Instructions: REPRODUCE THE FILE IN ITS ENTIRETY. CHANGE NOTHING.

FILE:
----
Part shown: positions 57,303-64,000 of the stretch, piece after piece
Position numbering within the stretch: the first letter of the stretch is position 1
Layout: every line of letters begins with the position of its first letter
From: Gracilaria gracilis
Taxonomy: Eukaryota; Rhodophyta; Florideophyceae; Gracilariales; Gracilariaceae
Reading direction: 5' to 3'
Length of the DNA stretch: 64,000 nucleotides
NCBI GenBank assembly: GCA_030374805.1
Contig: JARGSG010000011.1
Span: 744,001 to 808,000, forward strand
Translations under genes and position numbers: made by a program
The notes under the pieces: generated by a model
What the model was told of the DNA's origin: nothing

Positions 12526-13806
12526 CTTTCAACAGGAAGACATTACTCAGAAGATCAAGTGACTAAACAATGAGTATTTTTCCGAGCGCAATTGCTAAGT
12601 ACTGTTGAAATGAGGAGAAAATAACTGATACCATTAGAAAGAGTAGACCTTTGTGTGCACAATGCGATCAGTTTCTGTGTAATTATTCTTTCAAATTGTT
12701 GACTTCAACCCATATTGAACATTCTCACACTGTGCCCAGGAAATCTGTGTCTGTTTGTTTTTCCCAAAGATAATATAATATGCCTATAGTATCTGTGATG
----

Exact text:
Part shown: positions 57,303-64,000 of the stretch, piece after piece
Position numbering within the stretch: the first letter of the stretch is position 1
Layout: every line of letters begins with the position of its first letter
From: Gracilaria gracilis
Taxonomy: Eukaryota; Rhodophyta; Florideophyceae; Gracilariales; Gracilariaceae
Reading direction: 5' to 3'
Length of the DNA stretch: 64,000 nucleotides
NCBI GenBank assembly: GCA_030374805.1
Contig: JARGSG010000011.1
Span: 744,001 to 808,000, forward strand
Translations under genes and position numbers: made by a program
The notes under the pieces: generated by a model
What the model was told of the DNA's origin: nothing

Positions 12526-13806
12526 CTTTCAACAGGAAGACATTACTCAGAAGATCAAGTGACTAAACAATGAGTATTTTTCCGAGCGCAATTGCTAAGT
12601 ACTGTTGAAATGAGGAGAAAATAACTGATACCATTAGAAAGAGTAGACCTTTGTGTGCACAATGCGATCAGTTTCTGTGTAATTATTCTTTCAAATTGTT
12701 GACTTCAACCCATATTGAACATTCTCACACTGTGCCCAGGAAATCTGTGTCTGTTTGTTTTTCCCAAAGATAATATAATATGCCTATAGTATCTGTGATG